S Beverage
Aug 06, 2014 rated it really liked it
Good, solid history of Catherine of Aragon - the daughter of Ferdinand and Isabella, who couldn't give Henry VIII a son and led to the English break with Rome. Catherine was a very strong woman, who had a very clear sense of herself and her role. Our world would be very different if she had been able to ensure the Tudor succession. Mattingly has an engaging style.
Apr 30, 2008 rated it liked it
Whew! Exhaustive and tiring at times but a good read nonetheless. The way it is written kept me interested as I read on the el on the way to and from work. If you've ever seen the British series The Forsythe's, you'll appreciate this.
William  Shep
Jan 11, 2009 rated it really liked it
Masterful though now somewhat dated biography of Henry VIII's first queen, Catherine of Aragon. Mattingly set a high standard with this biography, and especially for his more famous work: The Armada.
Yes, it's old, and dated, and it's not exactly balanced—Mattingly loathes Anne Boleyn—but when Anne is usually glorified, Catherine gets thrown in the shadows. Yet, it was with her that Henry VIII spent most of his reign.

Her courage is hard to imagine, and she deserves to be commended for it.
Jul 14, 2014 rated it it was amazing
This was a very well-written biography that read like a novel. Catherine´s life was frustrating to read about as a modern woman, and her intelligence probably made her life that much harder because it was so out of place in that time.
Jan 22, 2011 rated it did not like it
Hard to read... we read the 1042 edition, and it was not good!!! Found the subject very interesting - but this version... yuck!
Wonderful book. Very detailed account of Catherine's life, I would highly recommended this.
Nov 09, 2012 rated it it was ok
It was great the first 1/3. It was so well written, but it lost me after that as it got muddled up in the facts.
Russell Hall
Oct 25, 2013 rated it really liked it  ·  review of another edition
A good account of Catherine without getting too much into others in her story.
Oct 28, 2019 rated it it was amazing
I’ve just finished this book. It is simply outstanding. He researched it in the late 1930s and published it in 1941 and so it is slightly dated in parts, but like Neale’s biography of Elizabeth age does not wither the beauty of its prose, the general soundness if its judgement and the durability of its interpretation.

While this is an excellent biography of Catherine her life is described against a rich background of personalities and social and political change. Her drama occurs at a hinge poin
Vincent Lombardo
Jan 31, 2017 rated it it was ok
This book is too long and too detailed, and the prose is stilted and ornate. Mattingly is at his best when he focuses on Catherine and her relationship with Henry VIII. Unfortunately, he often takes his eye off Catherine and writes in excruciating detail about other subjects. A much shorter book focusing more on Catherine would have been much better.
Sep 04, 2019 rated it it was amazing
The author has done their research and accessed as many primary sources as possible (some were unavailable due to the Spanish Civil War). Very much enjoyed the good scholarship and well written biography.
May 06, 2018 rated it it was amazing
I love Mattingly's prose, and his analysis of Henry VIII, Catherine, and Pope Clement roles in provoking the Reformation is powerful and cogent.
Coral Reeves
Aug 21, 2020 rated it really liked it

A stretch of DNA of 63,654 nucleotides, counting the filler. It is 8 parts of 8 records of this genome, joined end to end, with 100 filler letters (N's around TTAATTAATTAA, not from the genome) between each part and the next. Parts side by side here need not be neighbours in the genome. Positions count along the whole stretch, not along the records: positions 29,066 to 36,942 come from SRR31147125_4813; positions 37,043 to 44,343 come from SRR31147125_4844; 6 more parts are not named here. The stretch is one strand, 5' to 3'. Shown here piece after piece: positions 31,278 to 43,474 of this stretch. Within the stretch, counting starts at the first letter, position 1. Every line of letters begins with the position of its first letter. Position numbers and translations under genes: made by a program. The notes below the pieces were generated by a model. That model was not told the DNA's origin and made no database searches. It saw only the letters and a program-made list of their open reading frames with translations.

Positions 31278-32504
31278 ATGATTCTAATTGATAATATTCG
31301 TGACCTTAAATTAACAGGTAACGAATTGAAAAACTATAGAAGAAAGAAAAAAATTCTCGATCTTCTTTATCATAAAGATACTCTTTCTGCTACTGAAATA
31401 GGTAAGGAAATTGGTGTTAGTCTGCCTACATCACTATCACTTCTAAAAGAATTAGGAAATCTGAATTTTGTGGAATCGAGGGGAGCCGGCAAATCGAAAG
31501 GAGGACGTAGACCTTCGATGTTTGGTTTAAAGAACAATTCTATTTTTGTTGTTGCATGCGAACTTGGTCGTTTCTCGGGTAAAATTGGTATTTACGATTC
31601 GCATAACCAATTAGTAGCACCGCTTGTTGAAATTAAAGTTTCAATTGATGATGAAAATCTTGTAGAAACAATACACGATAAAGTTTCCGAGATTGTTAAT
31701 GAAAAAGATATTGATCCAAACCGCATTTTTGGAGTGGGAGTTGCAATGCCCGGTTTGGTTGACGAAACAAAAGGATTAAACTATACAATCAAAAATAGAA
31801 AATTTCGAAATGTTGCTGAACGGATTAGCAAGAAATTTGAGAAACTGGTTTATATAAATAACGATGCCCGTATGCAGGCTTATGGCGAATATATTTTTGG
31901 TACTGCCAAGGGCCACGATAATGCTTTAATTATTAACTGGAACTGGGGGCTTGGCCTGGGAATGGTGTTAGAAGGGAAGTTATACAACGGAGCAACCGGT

I could feel the author's sympathy for the late queen pouring from the pages. This was such a wonderful read.
Catherine of Aragon (Hardcover)
by Garrett Mattingly
Brittany Nelson
Oct 02, 2014 rated it it was amazing
Katherine of Aragon is one of the most important women to me. I've been waiting awhile to get my hands on this (I've heard it was good from other KOA fans). The genius of the book is that it places her in the political context of her time and the characters that surrounded her. It does not exclude her from this arena, it places her in it. While many contemporaries like to pit her against Anne Boleyn, saying she was the meek wife - she was anything but - this book, if it does not paint her as a p ...more


...time that someone wrote about this Tudor Queen
AND in detail !!!!!!!!!!!!!!!!!!!!!!!!!!!!!!!!!!!!!!!!!!!!!!!!!!!!!!!

The Strange Thing perhaps is that it has already been done;
AND years ago....1942 to be precise....yes,1942 !!??
and one soon realises that ALL the INFORMATION
has been lying around since her life ended so bitterly and cruelly in 1536.

AND why ?????
WHY this Neglect !!???

Well, compared with her husband Henry VIII,
Katherine was and always will be a MINOR Charac
Mike Cook
Dec 21, 2014 rated it really liked it  ·  review of another edition
This book was first published in 1941 and is written a style that isn't common today. The sentences contain numerous modifying, specifying phrases separated by commas. They can get very long, and sometimes confusing. They can even be wearying. That's the down side. The up side is that it is very detailed and edifying in its descriptions of, not only one of the most famous queens in history, but also of her husband, Henry VIII. I learned a great deal about them and the political and social climat ...more
Feb 12, 2013 rated it really liked it
Some of the reviews below reference a 1941 book of the same name. The book pictured is much more recent.

The author is very good at putting the reader in the period by focusing on small events as the nexus of each chapter. This is very effective and highly engaging. I enjoyed reading this book.

However, this is popular history. He never really tries to analyze either Catherine's motivation in historical context or Henry's place within English history. There is more analysis and context related to